The recyclers would probably say that the copper in the solenoid could be smashed, cut, melted and recycled and all is well with the world. No, they are dead wrong. Their solution doesn’t even come close. Multiply the waste of labor and human effort by a trillion and you can form some estimate of the worldwide waste engendered by the greed of car companies as they wallow in the delusion that more and plentiful resources will always be coming so waste has no consequences.

Just one more story of greed and needless waste in a city that never sleeps.


We grew up with it. We accept it. We think it’s normal. But it’s not. It’s insane!

Here’s a gag video that includes car crushing as its first gag. Enjoy! Some of the gags are funny. Then come back here to discuss it. CLICK FOR CAR GAGS

The worst part, as I see it, is that none of the participants see anything strange in the fact that one, all the different parts of a car are destroyed without any reuse (other than possibly melting them all together) and two, that this insanely wasteful operation is so common that THERE EXISTS A HUGE, SPECIALLY DESIGNED, MOBILE CRUSHER TO DO THE TERRIBLE DEED!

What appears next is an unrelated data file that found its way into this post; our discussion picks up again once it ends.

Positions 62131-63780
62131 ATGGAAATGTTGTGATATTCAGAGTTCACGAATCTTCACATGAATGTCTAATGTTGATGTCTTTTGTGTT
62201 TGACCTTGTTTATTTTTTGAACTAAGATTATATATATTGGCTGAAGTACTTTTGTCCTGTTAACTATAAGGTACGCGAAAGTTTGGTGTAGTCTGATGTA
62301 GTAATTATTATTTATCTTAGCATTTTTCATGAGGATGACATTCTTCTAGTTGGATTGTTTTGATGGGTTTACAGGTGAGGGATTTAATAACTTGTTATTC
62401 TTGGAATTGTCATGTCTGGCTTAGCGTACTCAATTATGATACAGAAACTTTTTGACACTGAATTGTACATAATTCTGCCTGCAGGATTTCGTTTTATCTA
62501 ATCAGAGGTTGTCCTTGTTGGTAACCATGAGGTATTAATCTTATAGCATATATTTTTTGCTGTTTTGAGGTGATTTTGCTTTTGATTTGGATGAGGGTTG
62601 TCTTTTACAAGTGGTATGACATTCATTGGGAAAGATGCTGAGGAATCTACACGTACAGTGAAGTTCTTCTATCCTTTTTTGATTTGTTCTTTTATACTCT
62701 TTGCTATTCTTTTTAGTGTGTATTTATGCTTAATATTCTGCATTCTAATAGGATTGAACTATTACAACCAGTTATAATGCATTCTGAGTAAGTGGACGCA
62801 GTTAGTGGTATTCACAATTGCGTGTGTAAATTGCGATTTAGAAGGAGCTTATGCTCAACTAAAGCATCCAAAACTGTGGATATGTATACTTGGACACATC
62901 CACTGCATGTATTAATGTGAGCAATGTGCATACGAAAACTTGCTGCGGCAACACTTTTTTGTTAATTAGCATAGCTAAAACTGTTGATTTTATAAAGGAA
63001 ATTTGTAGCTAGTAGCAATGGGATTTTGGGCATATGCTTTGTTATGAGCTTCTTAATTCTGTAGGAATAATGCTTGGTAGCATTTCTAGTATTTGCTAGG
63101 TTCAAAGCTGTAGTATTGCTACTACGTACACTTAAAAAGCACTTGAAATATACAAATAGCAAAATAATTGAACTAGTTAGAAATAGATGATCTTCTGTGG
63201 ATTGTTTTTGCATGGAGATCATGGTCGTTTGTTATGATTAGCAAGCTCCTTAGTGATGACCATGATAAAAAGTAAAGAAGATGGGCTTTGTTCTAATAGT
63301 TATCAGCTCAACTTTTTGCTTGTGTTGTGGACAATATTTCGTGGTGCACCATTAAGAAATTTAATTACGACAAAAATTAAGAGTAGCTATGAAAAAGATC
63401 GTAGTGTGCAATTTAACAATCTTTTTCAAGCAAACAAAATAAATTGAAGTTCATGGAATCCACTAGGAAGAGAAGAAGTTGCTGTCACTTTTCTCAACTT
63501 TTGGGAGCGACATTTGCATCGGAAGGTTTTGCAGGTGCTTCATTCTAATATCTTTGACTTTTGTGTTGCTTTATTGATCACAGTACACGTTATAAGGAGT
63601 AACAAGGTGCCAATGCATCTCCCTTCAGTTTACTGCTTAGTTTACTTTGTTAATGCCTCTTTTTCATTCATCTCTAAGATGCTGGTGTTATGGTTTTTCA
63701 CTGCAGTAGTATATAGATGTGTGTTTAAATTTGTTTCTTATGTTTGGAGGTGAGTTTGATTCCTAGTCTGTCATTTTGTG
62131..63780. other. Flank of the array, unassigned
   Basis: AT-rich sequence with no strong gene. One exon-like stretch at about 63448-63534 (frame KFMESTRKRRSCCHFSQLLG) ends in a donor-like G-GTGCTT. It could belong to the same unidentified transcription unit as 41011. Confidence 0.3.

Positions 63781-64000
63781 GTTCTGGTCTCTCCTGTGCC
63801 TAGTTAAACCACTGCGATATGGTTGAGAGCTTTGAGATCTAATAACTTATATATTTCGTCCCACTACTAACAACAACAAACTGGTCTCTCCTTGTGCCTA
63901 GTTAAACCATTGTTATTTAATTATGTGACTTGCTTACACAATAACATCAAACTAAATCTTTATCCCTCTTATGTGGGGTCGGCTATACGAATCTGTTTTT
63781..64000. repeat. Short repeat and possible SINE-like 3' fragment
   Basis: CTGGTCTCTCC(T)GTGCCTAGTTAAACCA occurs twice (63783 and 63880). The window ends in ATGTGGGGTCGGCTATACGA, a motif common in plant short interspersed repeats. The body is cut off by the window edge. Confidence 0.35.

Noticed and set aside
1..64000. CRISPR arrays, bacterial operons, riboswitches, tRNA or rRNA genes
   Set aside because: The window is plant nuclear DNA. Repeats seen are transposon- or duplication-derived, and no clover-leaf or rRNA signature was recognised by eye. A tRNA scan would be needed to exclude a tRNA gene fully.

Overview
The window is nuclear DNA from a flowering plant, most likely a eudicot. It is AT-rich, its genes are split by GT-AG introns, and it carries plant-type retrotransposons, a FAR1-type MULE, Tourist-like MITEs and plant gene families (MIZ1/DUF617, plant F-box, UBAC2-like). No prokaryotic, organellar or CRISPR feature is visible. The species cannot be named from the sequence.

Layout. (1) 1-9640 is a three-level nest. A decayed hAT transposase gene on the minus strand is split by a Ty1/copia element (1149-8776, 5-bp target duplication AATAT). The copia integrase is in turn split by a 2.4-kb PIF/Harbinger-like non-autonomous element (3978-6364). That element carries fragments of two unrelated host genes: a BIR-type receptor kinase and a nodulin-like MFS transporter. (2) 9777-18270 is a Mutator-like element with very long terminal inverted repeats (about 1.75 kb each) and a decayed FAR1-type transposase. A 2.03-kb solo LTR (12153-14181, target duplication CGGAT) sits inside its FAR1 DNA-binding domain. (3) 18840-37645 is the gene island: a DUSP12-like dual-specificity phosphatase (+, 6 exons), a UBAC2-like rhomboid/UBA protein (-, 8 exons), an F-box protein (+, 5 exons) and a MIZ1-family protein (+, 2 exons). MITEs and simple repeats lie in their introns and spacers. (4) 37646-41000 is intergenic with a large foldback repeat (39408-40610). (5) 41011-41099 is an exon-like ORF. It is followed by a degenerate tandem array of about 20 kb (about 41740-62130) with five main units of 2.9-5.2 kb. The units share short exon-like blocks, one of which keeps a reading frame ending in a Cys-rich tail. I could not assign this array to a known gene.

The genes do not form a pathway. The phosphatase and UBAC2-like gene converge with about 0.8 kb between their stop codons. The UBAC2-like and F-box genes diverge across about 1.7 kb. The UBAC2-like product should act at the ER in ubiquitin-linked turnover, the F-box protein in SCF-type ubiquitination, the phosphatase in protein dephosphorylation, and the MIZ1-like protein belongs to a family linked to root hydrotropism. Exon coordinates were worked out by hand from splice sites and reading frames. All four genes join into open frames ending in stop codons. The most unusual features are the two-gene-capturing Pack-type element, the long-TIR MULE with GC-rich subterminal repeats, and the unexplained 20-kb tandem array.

How much does such a crusher cost. I don’t know but it’s a small fortune you can believe. In order to amortize its use over many applications, it must be used to crush thousands of cars. THE INSANITY MOUNTS TO THE SKIES!!!

And if you try to do some simple research on ways to reuse the parts of automobiles, they will tell you there is no money left for that. Waste is admired, worshipped and tithed in this insane society. Spit on reuse!


It isn’t often we get a designer of cars telling it like it is, like we knew it had to be, but here is a report from a designer of a super aerodynamic car (New York to California on ten gallons of ethanol) explaining that if you even mention long life to designers you are treated like …. well here it is, from

I don’t think it takes a rocket scientist to come to that realization, or even an environmentalist. But as a designer, I felt that responsibility.

If what you work on gets replicated at quite a large number, then that should be done well.

I was disturbed by all this defining of sustainability, so I just started to articulate what I thought it was.

 . . . I absolutely started to think that long life plays such a huge role in this sustainability.

The life of products has to start to increase dramatically.

That’s a little different than what I read in the literature. You mention long life, and it’s like a leper walked into the room.

Yet I am convinced that that’s what has to happen.


Would you like to watch a video about the ways that repair is disgustingly made difficult or illegal? Click here: Video about repair policies on Youtube